from The American Heritage® Dictionary of the English Language, 4th Edition
- n. Excessive flattery or admiration.
from Wiktionary, Creative Commons Attribution/Share-Alike License
- n. Flattery; fulsome praise.
from the GNU version of the Collaborative International Dictionary of English
- n. Servile flattery; praise in excess, or beyond what is merited.
from The Century Dictionary and Cyclopedia
- n. Servile flattery; excessive or unmerited praise; exaggerated compliment.
- n. Synonyms Adulation, Flattery, Compliment. These are varieties of praise. Adulation is servile and fulsome, proceeding either from a blind worship or from the hope of advantage. It may not be, but generally is, addressed directly to its object. Flattery is addressed to the person flattered; its object is to gratify vanity, with or without a selfish ulterior object. It is generally praise beyond justice. Compliment is milder, and may be expressive of the truth; it may be sincere and designed to encourage or to express respect and esteem. We may speak of a compliment, but not of an adulation or a flattery. Adulation of the conqueror; gross or delicate flattery of those in power; the language of compliment. In conduct, the correspondent to adulation is obsequiousness.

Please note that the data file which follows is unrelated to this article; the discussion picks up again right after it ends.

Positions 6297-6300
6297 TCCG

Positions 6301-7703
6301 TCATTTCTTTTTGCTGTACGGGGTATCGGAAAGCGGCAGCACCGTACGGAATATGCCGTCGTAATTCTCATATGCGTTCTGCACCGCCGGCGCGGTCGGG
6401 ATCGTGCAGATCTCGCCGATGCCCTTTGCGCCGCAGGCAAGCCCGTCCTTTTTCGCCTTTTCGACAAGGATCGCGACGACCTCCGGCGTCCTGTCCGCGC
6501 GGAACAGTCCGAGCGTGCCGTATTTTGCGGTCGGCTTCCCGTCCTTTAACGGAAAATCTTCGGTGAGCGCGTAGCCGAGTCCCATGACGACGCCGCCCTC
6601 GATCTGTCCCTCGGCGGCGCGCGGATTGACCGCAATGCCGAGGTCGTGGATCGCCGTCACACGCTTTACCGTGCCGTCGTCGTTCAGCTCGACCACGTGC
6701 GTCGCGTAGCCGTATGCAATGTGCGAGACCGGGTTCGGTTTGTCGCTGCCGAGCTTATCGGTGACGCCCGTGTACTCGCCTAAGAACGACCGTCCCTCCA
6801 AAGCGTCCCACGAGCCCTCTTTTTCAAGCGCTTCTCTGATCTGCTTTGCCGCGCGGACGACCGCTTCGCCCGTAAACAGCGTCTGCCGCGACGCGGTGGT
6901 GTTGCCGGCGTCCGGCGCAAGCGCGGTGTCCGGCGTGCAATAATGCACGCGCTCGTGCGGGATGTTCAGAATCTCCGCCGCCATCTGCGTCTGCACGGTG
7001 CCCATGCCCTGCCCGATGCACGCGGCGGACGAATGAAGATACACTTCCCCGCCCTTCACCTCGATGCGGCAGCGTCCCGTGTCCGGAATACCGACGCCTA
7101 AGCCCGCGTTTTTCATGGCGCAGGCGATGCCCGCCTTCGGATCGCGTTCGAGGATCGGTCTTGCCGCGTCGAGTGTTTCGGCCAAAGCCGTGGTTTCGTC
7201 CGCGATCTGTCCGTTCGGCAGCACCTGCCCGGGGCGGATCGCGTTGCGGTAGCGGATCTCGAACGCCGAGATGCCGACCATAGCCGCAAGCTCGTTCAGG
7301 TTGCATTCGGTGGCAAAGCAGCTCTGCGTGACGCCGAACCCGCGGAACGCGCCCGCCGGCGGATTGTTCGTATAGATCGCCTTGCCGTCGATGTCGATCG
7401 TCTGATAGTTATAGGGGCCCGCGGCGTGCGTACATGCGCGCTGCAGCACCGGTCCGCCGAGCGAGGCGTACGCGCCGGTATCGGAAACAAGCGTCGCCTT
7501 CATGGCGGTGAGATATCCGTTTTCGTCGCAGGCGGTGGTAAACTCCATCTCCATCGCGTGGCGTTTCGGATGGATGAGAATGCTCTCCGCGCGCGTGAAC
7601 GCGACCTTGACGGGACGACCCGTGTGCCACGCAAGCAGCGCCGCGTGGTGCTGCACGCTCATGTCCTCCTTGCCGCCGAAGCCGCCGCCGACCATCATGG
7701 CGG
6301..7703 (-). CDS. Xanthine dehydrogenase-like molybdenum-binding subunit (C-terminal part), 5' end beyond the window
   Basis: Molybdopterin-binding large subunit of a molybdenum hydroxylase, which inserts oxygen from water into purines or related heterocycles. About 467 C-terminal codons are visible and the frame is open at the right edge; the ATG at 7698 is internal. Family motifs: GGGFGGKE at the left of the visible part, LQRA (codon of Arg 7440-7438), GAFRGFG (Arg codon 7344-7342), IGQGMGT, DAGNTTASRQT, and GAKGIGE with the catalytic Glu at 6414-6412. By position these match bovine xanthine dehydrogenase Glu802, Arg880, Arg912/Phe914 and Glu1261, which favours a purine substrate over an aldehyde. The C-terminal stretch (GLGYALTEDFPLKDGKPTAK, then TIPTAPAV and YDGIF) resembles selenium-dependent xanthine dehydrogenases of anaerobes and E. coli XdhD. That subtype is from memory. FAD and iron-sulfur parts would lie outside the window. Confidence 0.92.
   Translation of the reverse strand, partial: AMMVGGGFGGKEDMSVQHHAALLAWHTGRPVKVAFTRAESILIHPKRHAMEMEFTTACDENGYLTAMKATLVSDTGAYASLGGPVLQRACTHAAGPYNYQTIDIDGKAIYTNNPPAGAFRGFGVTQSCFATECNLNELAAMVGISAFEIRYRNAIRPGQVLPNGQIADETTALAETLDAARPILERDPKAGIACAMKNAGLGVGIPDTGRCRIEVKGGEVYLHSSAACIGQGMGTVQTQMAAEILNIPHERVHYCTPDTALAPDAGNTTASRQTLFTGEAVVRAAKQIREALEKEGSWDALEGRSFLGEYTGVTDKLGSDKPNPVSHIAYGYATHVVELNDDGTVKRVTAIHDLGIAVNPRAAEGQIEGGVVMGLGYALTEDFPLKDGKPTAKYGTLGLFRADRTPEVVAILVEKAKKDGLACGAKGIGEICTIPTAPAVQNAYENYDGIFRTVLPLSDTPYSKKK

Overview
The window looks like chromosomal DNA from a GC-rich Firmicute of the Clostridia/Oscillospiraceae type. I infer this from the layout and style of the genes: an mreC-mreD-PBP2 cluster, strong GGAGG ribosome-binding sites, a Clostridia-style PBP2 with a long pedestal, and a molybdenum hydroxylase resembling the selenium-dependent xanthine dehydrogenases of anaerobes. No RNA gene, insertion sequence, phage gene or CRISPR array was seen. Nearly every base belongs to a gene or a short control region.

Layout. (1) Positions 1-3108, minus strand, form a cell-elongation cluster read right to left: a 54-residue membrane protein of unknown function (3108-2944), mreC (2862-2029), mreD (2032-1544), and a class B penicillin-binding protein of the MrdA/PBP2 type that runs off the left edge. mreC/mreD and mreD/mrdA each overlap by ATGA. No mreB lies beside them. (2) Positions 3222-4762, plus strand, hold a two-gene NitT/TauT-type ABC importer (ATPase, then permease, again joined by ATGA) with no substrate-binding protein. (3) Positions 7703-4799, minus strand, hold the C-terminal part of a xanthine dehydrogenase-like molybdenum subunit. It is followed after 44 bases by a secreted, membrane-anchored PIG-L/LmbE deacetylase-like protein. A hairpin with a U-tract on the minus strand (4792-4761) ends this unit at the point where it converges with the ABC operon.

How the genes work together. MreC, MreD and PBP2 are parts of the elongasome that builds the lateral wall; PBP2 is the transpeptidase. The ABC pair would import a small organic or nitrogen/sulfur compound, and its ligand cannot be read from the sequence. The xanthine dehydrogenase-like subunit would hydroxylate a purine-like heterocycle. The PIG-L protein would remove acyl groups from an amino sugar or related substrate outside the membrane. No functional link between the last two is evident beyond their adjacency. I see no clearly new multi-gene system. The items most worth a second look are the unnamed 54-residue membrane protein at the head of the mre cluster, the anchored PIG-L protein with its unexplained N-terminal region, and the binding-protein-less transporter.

from WordNet 3.0 Copyright 2006 by Princeton University. All rights reserved.
- n. servile flattery; exaggerated and hypocritical praise
Middle English adulacioun, from Old French, from Latin adūlātiō, adūlātiōn-, from adūlātus, past participle of adūlārī, to flatter.(American Heritage® Dictionary of the English Language, Fourth Edition)
From French adulation, from Latin adulātio ("flattery"). (Wiktionary)